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TRC Final Report
Page Number (Original) 515
Paragraph Numbers 441 to 449
Taxi violence and vigilante activity
441 Conflict in the taxi industry has been the subject of many reports, commissions of inquiry and research projects and will not be covered in detail here. The social cost of the conflicts in the region was enormous. Major Louis van Brackel of the Violent Crime Investigation Unit in Athlone stated on 8 March 1991 that there had been 628 reported attacks involving at least thirty-seven deaths, 139 injuries, 341 taxis burnt or damaged and at least 300 homes damaged or destroyed. These figures are conservative: elsewhere the figure of seventy-four deaths is suggested. In some instances, whole areas were attacked and destroyed, particularly in Khayelitsha. In one incident, the informal settlement of Black City in Nyanga was virtually obliterated. The political cost for the ANC was also high: a number of killings or attempted killings of key activists were linked to the taxi conflicts.
442 SANCO or ANC activists who were involved in the Transport Co-ordinating Crisis Committee (TCCC), which was attempting to resolve the conflicts, became targets for attack. On 8 July 1991, civic chairperson Mr Michael Mapongwana and Mr Ntini Mtshintshi were returning from Wynberg court along Lansdowne Road when they were stopped, pulled out of their vehicle and shot dead [CT00836]. Several WEBTA individuals were later charged, but on 25 January Mr Michael Ndongeni (a WEBTA member due to appear as a state witness) was shot dead after he made a sworn statement alleging that he was part of the WEBTA group that planned the murder of Mapongwana. Ndongeni was killed when unknown attackers chased and shot him dead at the Nyanga taxi rank. In other attacks, activists such as Mr Lucas Mbembe [CT00934] and Mr Super Nkatazo were shot and killed. Hostel-dweller leader Mr Johnson Mpukumpa was shot and wounded. In June 1991 Mr Zola Tsoni and Mr Michael Mhlengwana were shot dead in Khayelitsha.
443 The pattern of conflict in the taxi industry in the Western Cape appears to be typical of the industry as a whole. Endless peace agreements continue to be negotiated and broken and new organisations formed in an attempt to bring unity, followed by further splits.
444 Ranks, routes and permits were the basis of most of the conflicts in the industry. However, questions can be raised about the police’s failure to prevent conflict and bring charges against criminals in the taxi industry. These factors allowed the conflict to sustain itself over a long period of time. Of concern was the easy accessibility of weapons and ammunition. A substantial number of allegations concerned outside involvement in the supply of weaponry, assistance in the course of attacks and the role of the police. A UMAC document entitled ‘Did the Third Force exploit the taxi conflict and produce a war?’ described the use of police vehicles in attacks and the involvement of white men in deliveries of weapons and in the planning of an attack on Black City.
Links to other groups
445 Certain town councillors in both the Lingelethu West and Crossroads town council were taxi owners themselves. The statement by criminal ‘balaclava’ gang member Michael Mvokwe [CT02819], quoted earlier, directly links Hoza to violent support for WEBTA in Khayelitsha.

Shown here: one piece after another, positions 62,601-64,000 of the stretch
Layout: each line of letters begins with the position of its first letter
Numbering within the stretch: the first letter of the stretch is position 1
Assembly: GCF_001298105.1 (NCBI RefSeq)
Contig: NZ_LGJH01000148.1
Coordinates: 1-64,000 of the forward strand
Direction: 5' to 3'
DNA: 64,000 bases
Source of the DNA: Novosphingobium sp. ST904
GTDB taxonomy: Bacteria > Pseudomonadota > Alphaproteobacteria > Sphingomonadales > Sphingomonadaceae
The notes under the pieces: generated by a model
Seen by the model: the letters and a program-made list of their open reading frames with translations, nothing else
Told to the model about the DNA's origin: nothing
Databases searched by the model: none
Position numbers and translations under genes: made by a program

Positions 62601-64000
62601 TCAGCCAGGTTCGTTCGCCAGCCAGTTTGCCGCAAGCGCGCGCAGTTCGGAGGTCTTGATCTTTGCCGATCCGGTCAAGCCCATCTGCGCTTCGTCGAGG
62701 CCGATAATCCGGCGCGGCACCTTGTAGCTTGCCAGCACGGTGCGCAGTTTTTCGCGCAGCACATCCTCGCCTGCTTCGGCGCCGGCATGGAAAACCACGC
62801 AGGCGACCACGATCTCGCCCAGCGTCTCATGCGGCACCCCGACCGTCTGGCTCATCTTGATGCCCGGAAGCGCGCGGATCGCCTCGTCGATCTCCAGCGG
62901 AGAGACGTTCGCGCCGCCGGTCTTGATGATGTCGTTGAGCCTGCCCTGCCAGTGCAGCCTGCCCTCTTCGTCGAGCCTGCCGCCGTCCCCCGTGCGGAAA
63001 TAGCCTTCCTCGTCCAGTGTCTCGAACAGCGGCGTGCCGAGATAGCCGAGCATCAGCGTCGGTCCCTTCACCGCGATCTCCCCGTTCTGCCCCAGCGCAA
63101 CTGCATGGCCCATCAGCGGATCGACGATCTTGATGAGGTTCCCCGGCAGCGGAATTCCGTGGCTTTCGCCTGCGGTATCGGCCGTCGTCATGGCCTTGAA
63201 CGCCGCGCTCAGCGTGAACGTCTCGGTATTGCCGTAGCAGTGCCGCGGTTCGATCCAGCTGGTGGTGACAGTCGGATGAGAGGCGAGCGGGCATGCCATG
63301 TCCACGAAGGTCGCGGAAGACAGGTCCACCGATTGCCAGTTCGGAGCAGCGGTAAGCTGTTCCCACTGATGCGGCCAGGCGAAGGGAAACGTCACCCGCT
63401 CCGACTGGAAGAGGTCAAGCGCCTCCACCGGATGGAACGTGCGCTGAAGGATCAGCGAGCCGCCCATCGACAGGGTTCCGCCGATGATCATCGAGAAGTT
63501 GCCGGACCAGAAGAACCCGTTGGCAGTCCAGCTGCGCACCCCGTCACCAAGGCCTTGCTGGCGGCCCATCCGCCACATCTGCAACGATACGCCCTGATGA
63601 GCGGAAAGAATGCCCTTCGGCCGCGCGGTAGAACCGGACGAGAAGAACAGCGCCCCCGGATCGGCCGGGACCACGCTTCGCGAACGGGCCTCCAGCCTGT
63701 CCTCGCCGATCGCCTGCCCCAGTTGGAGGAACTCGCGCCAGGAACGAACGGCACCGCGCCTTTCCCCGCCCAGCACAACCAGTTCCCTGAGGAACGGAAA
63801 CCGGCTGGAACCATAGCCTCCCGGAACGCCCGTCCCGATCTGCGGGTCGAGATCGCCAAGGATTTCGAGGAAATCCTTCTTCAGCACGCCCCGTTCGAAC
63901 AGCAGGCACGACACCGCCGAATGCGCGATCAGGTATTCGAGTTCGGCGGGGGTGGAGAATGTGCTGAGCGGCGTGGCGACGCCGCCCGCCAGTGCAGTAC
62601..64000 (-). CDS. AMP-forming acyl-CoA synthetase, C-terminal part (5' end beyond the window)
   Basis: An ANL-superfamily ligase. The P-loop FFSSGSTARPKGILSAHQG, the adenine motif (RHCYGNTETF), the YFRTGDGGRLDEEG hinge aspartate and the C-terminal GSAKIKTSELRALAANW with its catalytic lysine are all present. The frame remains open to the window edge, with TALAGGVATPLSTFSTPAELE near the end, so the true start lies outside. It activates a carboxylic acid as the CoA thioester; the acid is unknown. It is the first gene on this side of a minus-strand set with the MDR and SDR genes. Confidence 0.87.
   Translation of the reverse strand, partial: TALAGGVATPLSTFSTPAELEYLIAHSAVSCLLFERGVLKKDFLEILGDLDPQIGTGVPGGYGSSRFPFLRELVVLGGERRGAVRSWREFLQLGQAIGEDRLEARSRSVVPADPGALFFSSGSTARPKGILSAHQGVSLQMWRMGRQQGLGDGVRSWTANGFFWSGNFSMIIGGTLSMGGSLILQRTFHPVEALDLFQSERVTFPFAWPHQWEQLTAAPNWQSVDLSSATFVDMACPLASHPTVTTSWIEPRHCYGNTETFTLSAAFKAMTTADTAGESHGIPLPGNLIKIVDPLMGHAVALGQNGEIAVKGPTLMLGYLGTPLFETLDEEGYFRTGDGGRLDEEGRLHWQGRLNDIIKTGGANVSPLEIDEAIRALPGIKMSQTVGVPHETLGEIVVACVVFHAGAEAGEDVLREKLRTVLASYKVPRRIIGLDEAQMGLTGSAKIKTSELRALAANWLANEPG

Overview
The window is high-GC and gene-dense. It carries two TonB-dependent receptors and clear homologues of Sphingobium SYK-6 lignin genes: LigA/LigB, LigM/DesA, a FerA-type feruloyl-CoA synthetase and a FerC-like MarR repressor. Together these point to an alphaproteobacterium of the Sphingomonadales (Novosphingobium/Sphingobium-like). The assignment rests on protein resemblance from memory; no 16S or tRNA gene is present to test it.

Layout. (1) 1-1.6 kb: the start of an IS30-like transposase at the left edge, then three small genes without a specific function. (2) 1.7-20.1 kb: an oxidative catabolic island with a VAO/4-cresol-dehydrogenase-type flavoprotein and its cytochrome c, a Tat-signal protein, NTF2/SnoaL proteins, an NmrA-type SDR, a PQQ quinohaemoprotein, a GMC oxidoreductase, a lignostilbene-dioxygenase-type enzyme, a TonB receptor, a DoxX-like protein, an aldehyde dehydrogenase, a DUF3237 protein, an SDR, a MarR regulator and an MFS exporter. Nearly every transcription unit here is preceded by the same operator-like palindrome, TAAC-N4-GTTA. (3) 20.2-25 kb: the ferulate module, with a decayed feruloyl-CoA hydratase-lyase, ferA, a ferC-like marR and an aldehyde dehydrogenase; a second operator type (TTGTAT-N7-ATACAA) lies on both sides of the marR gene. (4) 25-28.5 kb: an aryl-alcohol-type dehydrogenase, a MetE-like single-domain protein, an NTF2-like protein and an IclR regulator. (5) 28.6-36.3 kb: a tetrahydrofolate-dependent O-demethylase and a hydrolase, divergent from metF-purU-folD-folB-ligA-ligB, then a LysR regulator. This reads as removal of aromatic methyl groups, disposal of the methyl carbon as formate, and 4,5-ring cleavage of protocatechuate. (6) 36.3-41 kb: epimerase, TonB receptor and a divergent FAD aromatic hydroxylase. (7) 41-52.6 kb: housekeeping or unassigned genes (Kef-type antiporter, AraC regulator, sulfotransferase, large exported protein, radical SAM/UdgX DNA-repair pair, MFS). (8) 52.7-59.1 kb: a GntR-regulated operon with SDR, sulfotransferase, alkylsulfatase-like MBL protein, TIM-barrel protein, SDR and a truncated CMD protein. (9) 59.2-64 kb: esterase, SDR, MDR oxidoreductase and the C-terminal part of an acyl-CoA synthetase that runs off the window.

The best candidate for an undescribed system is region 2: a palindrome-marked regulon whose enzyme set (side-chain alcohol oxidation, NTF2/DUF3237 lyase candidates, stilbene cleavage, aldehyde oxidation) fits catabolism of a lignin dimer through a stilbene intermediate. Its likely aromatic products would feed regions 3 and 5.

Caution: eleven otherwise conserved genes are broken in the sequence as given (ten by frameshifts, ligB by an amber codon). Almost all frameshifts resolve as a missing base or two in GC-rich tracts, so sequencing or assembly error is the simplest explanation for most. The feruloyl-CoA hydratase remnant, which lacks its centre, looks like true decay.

446 After the formation of the taxi association CODETA (Convention for Democratic Taxi Associations) and, soon afterwards, CATA (Cape Amalgamated Taxi Association), violence in the taxi industry continued unabated.66 A further dimension to the political allegiances within the taxi conflicts emerged in the alliance between the WEBTA hit squad known as the Big Eight and Jeffrey Nongwe (see above). Several members of the Big Eight appear to have had connections with the PAC.
447 CATA was spearheaded by WECUSA chairman Jeffery Nongwe and the Big Eight Gang, also known as the Balaclava Gang. Nongwe’s ‘cabinet’ was allegedly prominent in the violence surrounding the taxi conflict. It is obvious that the subsequent taxi hostilities became inextricably linked to Nongwe’s own struggles for control of certain areas of Crossroads. Within this scenario, Nongwe called upon members of the Big Eight Gang, also historically associated with WEBTA, to assist in a territorial struggle with SANCO67 .
448 The report quoted above states that “supposed political ties have been cited as one of the reasons behind the break between CATA and CODETA”. Suggestions have been made that CATA members are generally PAC-aligned while CODETA members are ANC-aligned. It is important to note, however, that while some CATA taxis used PAC colours, the PAC denied any formal link with the taxi organisation.
449 The taxi war still continues to claim casualties at the time of reporting. The political dimensions that permeated the bloody conflicts are complex, with interwoven criminal and political activity. There is little doubt of the interconnections between political agendas and the taxi wars. Whether this was the result of malicious orchestration by any part of the security establishment remains to be proved.65 For example, a police intelligence report was leaked to the press and resulted in an article in the Sunday Times on 13 February 1994. It was authored by Gordon Brookbanks, a member of CIS who had been integrally involved in the ‘resolution’ of the problem in Khayalitsha, and currently working for the NIA. The report, dated 31 January 1994, is entitled ‘Report on link between organised violence (Western Cape Squatter Communities) and elements of Ciskei Government/Administration and African Democratic Movement’.